Alex couldn’t deny she had become the pint-sized poster child for PTSD lately, but she didn’t exactly expect to find a support group for teachers turned vampire chew toys in Bristol, MA. Listening to the tales of the four other females gathered to help her heal, however, she accepts that perhaps both the worst and the best of life can blossom from the unexpected.

Unbridled is a novella-length collection of four connected stories focusing on the unlikely friendships and less likely lovers of the female characters from the Alex Crocker series.

“Grace and Dignity”
Ireland, 1713
Even a female whose mating has been arranged most of her life still thinks about what she wants in a mate. Not one of the qualities Sarah had hoped for were easily evident in her betrothed, the future Regan of the Rectinatti coven. Perhaps, though, there were more layers to Darian than he liked to reveal, but how does a subject unmask a prince?

“Rules and Recollections”
Bristol, Massachusetts, 1902
You can’t fall in love with someone you barely recall, but that, Vivian supposed, was the point. After a terse meeting with the Knower, a mind reader, memory manipulator, and the coven’s most notorious lecher, Vivian isn’t herself. She can’t shake the feeling that the solution to her mood lurks just below the surface of her consciousness. Only plunging into darkness, though, will bring everything to light.

“Blood and Secrecy”
Bristol, Massachusetts, 2008
The shared need for blood brought them together, but individual desires for secrecy are keeping them apart. Each already left behind a life of privilege for reasons the other likely couldn’t understand. Now both Rocky and Ellie need to decide if they’re willing to open up about their pasts in order to ensure a future.

Series: Alex Crocker series, can definitely be enjoyed without reading the first two books in the series, but is written to fit after the events of book 2, Unveiled.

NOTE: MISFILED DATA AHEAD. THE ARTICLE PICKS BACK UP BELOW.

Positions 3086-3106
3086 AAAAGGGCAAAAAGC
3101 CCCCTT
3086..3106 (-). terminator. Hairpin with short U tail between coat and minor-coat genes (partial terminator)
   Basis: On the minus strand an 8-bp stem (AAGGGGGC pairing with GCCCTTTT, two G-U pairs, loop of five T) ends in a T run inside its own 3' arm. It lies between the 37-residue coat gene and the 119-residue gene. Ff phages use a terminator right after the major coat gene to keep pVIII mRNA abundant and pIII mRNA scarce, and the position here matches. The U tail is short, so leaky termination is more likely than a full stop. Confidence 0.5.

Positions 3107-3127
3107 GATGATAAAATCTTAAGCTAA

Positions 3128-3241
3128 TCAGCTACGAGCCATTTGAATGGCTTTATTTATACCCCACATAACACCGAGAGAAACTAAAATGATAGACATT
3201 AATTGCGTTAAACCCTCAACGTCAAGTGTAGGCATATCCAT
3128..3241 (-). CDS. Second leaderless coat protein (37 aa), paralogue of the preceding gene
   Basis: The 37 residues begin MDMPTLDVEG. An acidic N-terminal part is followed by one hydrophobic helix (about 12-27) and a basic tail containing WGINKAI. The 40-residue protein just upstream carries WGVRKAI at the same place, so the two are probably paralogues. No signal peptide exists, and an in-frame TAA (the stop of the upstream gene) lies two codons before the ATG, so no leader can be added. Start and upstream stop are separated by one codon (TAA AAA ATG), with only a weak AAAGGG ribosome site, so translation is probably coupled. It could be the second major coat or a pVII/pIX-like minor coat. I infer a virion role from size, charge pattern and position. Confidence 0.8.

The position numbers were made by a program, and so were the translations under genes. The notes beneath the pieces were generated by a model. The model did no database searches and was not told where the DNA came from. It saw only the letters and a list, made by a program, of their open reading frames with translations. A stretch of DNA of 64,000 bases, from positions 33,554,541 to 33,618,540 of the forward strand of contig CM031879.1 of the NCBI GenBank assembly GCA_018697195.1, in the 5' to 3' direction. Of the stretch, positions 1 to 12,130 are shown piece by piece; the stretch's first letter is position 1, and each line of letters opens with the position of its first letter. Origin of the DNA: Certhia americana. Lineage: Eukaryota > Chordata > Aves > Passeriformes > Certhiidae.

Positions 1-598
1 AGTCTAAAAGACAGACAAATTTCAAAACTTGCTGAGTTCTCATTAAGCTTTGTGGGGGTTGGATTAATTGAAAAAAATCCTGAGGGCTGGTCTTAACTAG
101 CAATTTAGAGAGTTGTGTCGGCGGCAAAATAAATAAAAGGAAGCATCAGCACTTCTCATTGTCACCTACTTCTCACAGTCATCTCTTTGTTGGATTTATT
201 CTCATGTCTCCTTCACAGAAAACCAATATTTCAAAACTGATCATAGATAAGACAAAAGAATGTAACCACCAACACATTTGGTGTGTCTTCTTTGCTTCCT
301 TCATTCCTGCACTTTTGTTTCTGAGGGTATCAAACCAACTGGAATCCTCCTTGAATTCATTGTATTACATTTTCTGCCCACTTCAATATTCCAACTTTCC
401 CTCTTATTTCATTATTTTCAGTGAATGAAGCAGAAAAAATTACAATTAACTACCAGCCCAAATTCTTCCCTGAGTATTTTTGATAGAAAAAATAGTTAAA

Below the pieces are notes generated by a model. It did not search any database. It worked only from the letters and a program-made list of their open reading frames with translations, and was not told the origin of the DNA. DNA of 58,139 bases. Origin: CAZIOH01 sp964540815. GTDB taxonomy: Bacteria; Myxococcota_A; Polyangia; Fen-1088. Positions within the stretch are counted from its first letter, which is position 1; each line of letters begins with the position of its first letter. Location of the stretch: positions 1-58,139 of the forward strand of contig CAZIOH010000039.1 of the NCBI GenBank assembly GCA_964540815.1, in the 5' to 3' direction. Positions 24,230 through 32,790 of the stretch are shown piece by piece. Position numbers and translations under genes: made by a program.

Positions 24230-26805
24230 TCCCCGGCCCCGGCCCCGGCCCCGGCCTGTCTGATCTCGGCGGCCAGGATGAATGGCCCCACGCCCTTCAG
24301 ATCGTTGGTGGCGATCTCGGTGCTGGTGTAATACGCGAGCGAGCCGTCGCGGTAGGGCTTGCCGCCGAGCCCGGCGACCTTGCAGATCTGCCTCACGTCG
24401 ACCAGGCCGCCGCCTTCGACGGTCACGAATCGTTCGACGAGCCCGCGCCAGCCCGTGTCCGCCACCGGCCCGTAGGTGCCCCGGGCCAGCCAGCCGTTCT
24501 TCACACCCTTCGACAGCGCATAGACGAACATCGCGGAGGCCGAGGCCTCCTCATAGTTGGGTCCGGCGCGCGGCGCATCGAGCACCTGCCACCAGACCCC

Genres: paranormal romance, vampire series, urban fantasy, short stories
Release date: October 1, 2013
Available formats: ebook & paperback (178 pages)
Purchase links:

Or for those who want just a bite, three of the individual stories are available as well:
“Grace and Dignity”:
“Rules and Recollections”:
“Blood and Secrecy”:

For the other books and stories in the series see Lauren’s Amazon Author page:

Barnes & Noble –

The Reason:
October is National Breast Cancer Awareness Month and National Domestic Violence Awareness Month. As the daughter of a breast cancer survivor and a friend and teacher of too many women who’ve been affected by violence, I chose it to also to be the release date for Unbridled. I may not love wearing pink or purple, the colors of these two issues, but I do love a good fight for great causes. I’ve just chosen to battle this one with my pen. Please consider helping in your own way!

How you can help:
Read some romance. Proceeds from Unbridled will be donated to the two charities listed here.

Donate. Make your own individual donation to these two charities or choose a local charity supporting these and other causes affecting women in your area. To learn more about each charity and my reasons for choosing them, visit the Romance for a Reason page. Or click through to donate directly.

Party hard. Gather the women (and men!) of your book club or just a group of friends for a Romance for Reason party. Party ideas? Check out my blog for ideas on how to plan your gathering. Then download the Romance Reading Questionnaire and/or the Body Lingo Bingo for some fun party activities!

Share. Tweet, status update, review, or just chat with friends about the books, the tour, and the charities (mine or yours)!

Lauren Grimley lives in central Massachusetts where she grew up, but her heart is on the beaches of Cape Cod where she spends as much of her time as possible. After graduating from Boston University she became a middle school English teacher. She now balances writing, reading, and correcting, all with a cat on her lap and a glass of red wine close by.

Unforeseen, the first novel in the Alex Crocker Seer series, was Lauren’s debut novel. She was thrilled this spring to continue the series with Unveiled and now Unbridled. To learn more about her or her writing or to connect with her online visit her website at

Twitter @legrimley:

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Lauren Grimley said...

Thanks so much for hosting me, Danielle!